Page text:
With the closing of school today, February 18th – we now have passed the allowable number of days that are waived by the State of Michigan. To put it simply, this one needs to be made up. With a good month of possible inclement weather including snow and ice, we will not make a formal announcement regarding our plan to make up the missed day(s). The State Board of Education issued a statement last week, advocating for making up days vs. adding time to the remaining days. It is unclear what our options will be at this point. There is pending legislation regarding the adding time option.
I do want to caution families and staff members, it is very likely that we will be going to school at least a part of the week of June 9th. For planning purposes, I would keep that week open until we know more.
I recently had the opportunity to attend the AASA National Conference on Education in Nashville. It was an excellent chance to learn from educational leaders from across the country. One of the sessions that I attended focused on the need to screen new staff candidates based on their “disposition” vs. a specific set of skills or experiences. This is not to say that skills and previous experiences are not important, however, skills can be taught and experiences gained. The presentation focused on the need for the disposition first, without it the potential staff member will not be able to effectively use their skills.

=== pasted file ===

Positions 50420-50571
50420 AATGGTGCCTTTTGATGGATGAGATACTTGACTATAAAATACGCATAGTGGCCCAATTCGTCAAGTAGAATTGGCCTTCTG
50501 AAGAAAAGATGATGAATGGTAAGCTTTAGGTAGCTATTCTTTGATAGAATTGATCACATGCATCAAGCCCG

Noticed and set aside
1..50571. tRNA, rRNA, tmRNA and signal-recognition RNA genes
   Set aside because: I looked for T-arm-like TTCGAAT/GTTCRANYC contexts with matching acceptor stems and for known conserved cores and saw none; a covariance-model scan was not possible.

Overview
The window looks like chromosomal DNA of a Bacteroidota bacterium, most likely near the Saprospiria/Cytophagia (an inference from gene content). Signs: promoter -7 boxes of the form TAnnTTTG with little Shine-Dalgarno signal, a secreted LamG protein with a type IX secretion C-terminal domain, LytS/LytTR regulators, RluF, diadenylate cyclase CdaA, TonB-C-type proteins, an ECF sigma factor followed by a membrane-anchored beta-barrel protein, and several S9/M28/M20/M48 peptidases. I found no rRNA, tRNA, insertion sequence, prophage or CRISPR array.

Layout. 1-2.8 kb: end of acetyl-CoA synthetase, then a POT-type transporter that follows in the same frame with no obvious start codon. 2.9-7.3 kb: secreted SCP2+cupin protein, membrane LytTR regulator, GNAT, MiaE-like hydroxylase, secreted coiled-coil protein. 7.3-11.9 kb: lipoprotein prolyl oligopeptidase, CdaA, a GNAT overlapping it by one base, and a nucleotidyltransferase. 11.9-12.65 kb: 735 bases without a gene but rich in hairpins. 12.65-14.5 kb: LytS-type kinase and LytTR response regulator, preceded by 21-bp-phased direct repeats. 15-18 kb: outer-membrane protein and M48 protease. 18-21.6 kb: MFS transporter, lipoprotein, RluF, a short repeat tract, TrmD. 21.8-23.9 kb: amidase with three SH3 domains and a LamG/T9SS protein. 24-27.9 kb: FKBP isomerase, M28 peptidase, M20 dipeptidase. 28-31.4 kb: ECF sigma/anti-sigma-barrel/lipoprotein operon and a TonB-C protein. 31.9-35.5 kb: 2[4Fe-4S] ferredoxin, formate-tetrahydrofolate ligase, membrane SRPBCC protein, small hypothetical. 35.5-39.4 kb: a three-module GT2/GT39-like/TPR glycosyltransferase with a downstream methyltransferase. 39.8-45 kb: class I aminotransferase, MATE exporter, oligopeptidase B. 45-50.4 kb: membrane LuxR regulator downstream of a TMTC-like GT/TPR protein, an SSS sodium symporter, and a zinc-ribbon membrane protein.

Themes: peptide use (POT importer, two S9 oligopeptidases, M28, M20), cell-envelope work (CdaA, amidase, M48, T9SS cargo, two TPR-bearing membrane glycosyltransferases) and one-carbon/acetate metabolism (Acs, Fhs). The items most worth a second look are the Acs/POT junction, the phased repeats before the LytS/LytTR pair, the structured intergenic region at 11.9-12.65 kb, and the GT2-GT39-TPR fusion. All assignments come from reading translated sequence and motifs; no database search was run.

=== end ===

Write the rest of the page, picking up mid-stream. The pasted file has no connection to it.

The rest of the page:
This reinforces what the book, How: Why HOW We Do Anything Means Everything by Dov Seidman discusses as a key to organizational success. The author highlights the need for “In spite of” vs. “Because of” employees. Seeking employees that succeed “in spite of” challenges vs. those who struggle “because of” similar challenges can provide a great opportunity to model that disposition for our students. Mr. Seidman states:
“What matters is not the obstacle, but how you think about obstacles, how you approach them, and how you behave in the face of them. Leaders believe they will find a way in spite of the forces aligned against them. They never walk away because of a problem. Sometimes you won’t succeed in spite of your best efforts, but if you don’t start with an in spite of disposition, you will seldom win.”
The reminded me, that as a leader I need to model this attitude. At times it is easy to bemoan the limitations of reduced funding and misguided education policy. However, I need to guard against using these obstacles as barriers to success. In addition, with spring around the corner, we are starting to review potential openings at the faculty level for the 2014-2015, I plan to use some of the disposition assessment tools I learned about at the conference when screening candidates.